3 ways to get cash over the holidays with Funambol

The winter holidays are a provide a good opportunity to  do something useful in that downtime between celebrations. Funambol’s community programs provide three ways to have fun and earn some cash, too.

1. Participate in the Code Sniper program: it rewards the efforts of the open source community to help build the open source mobile cloud. The Funambol project provides the basic framework, including server and clients, that implements an open standard (SyncML, also know as OMA DS and OMA DM). You can propose to develop new clients and connectors or to help improving an existing project. Each contribution counts, although developing code counts more: writing work items, writing full bug reports and testing them is worth $10; fixing issues and developing new features is decided by the community and it can reach $500. If you want to start a new project you may want to read How to develop a SyncML client the Agile way. Or you can help an existing project, like Thunderbird: check the list of active requirements. Bounties go up to $500. Find details about Funambol Code Sniper and also on Galoppini’s blog.

2. Test your new phone with Phone Sniper program: if you get a new mobile phone as a present, make the most out of it and rush to myFUNAMBOL, sign up for  an account (if you don’t already have one) and test its sync and push capabilities. Send a report back to Funambol and earn $25.  Check the list of phones that need testing on Phone  Sniper program pages.

3. Translate a Funambol client with L1on sniper program: one simple way to get started with Funambol is to download the code and compile it yourself. Once you’ve done that, you’re ready to translate the client into your local language and earn $250. Once you’re done, send the patch with the translated files and some screenshots of the application. Detailed instructions are on L10n Sniper program pages.

How To Mix Agile And Software Developed By A Community

Back from Italian Agile Day where Stefano Fornari of Funambol with Marco Abis of Sourcesense animated a debate about mixing Free/Libre Open Source Software (FLOSS) and Agile development methods. I used to think that there was no issue because, after all, free software is a way to release software and it’s not a development method like many still think. Strictly speaking, what makes software free and open source is its license, not how it’s developed. But a lot of FLOSS is indeed developed in similar ways, with distributed teams, volunteer based contributions, merithocracy based leadership and so on. Some of these traits make FLOSS and Agile difficult to mix.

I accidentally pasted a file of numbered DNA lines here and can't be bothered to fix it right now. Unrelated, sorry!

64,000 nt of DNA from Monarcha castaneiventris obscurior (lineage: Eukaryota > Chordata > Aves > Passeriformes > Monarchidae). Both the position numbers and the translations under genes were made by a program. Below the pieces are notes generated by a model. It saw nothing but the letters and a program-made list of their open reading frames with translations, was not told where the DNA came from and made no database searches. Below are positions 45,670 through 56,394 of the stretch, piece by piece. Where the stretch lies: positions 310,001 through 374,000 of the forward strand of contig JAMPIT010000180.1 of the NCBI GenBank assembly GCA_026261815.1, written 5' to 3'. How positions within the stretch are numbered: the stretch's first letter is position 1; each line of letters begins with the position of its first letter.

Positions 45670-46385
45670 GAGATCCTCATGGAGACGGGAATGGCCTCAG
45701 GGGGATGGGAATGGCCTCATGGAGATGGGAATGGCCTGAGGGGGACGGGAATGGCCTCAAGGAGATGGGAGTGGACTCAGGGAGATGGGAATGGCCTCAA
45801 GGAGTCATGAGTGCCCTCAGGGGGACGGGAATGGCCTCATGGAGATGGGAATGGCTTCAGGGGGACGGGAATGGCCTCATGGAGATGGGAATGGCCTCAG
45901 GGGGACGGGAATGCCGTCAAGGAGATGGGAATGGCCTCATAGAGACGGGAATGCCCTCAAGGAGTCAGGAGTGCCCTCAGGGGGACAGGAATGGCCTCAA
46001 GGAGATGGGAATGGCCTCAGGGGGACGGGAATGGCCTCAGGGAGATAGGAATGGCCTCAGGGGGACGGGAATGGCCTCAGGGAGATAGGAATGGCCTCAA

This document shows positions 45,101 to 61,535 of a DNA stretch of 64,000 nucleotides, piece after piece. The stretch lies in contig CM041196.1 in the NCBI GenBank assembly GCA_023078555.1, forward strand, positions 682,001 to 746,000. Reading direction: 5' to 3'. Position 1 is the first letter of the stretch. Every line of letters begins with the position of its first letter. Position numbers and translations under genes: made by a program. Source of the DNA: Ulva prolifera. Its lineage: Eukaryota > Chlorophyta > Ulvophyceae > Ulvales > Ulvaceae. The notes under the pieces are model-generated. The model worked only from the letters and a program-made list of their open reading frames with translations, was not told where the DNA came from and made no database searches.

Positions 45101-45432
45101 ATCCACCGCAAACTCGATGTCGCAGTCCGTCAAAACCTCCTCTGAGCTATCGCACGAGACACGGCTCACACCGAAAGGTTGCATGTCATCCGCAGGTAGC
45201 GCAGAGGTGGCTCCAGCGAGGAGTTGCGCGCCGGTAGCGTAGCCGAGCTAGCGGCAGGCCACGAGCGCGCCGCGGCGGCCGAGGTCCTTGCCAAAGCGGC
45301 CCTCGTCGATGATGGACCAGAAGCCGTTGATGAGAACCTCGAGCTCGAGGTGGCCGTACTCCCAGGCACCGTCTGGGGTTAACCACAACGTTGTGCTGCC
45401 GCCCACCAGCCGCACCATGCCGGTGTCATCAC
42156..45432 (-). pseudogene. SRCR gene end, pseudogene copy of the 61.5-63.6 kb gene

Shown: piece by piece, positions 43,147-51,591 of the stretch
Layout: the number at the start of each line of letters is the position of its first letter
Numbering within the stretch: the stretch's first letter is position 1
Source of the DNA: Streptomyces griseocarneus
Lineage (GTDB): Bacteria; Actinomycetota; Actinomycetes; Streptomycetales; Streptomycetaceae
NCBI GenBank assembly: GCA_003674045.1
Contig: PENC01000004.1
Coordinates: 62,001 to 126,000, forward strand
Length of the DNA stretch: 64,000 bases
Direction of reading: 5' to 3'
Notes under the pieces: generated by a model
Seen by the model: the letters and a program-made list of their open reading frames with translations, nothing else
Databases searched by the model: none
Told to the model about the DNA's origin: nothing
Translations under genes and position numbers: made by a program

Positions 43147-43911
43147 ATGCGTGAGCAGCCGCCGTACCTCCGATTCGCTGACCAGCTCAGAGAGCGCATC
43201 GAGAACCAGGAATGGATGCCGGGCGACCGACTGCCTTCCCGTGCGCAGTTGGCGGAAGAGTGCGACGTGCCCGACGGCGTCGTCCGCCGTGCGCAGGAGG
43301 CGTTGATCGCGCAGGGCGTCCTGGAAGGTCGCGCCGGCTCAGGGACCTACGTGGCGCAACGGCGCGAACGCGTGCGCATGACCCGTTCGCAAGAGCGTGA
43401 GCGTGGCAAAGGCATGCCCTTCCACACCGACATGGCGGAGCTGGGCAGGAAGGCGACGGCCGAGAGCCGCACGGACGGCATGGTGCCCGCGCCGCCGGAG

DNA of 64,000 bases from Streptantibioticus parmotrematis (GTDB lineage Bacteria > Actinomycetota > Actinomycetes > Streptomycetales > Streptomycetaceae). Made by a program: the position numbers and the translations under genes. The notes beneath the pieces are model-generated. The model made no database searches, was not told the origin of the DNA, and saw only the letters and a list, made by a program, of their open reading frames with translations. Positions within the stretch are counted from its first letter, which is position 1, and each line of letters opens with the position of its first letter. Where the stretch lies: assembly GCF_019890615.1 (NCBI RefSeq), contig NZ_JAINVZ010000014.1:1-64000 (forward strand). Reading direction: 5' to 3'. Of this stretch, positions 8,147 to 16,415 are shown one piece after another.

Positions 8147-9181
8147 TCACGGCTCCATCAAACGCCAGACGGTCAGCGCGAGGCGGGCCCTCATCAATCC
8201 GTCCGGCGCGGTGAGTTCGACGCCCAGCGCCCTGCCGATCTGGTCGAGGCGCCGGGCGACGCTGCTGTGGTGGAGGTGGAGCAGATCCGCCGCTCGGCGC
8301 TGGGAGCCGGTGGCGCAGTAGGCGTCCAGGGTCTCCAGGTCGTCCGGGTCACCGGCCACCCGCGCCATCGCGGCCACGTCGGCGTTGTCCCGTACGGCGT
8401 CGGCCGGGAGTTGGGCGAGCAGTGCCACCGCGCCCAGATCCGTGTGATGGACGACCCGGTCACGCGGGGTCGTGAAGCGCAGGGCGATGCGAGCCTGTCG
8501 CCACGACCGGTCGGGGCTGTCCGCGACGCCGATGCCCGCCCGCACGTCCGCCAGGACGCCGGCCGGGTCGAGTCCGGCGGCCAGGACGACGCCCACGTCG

At Funambol we love Agile, me included, and we love to try new things so we proposed an experiment mixing Agile methods with community based development into a new Funambol Code Sniper program. The slideshow below summarizes the basis of this experiment based on the assumption that the community is the Product Owner of the new software.  The community will have to define the user stories and also to define when they’re DONE.

There are still a few grey areas, the biggest being how to distribute rewarding to contributors. I think they should be proportionate to the efforts put into the project. Even if it is possible to evaluate code contributions proportionally to story points (or hours/weeks), code is only a part of software development. Bug reporting, quality assurance, feedback and even writing user stories is important as well: how to evaluate these other kind of contributions? What do you think?

Don’t call it Scrum

Gianugo Rabellino has given me more food for thoughts about my research on Free/Libre Open Source software development and Agile/Scrum methods. His latest post contains a sentence that summarizes my key finding so far:

At the end of the day, this means that the customer is there – it just happens to coincide with the community as a whole.

Talking with my Funambol colleagues, the pragmatic agilists, and looking at Ross Gardler presentation below, I have the confirmation that the Pentaho guys are on the right track with Open Scrum. I also learned that it’s better not to use the word Scrum if it’s not The Scrum you’re talking about. With that in mind, I’m now focusing on best practices for communication between developers distributed around the world (more in latest posts).

View more presentations from Ross Gardler.

SCRUM and volunteer developers

SCRUM development process
SCRUM development process

Funambol engineering team uses the SCRUM methodology to develop software. It’s a very interesting method that seems highly compatible with free/libre open source software development habits. It mandates fast release cycles (like the release early/release often mantra), teams that can self-organize. SCRUM also mandates fixed time (2 to 6 weeks) to complete a development cycle (called iteration or sprint). This last part doesn’t seem to be very compatible with contributions by volunteers.

I’ve been looking for other free software projects that use SCRUM internally to understand how they involve external contributors, volunteers, in strictly time constrained release cycles. Pentaho wiki has a very interesting paper on the topic, but I still don’t understand if they have established a process to assign user stories to volunteer contributors.

I wonder if some have tried and failed or nobody has ever tried this at all.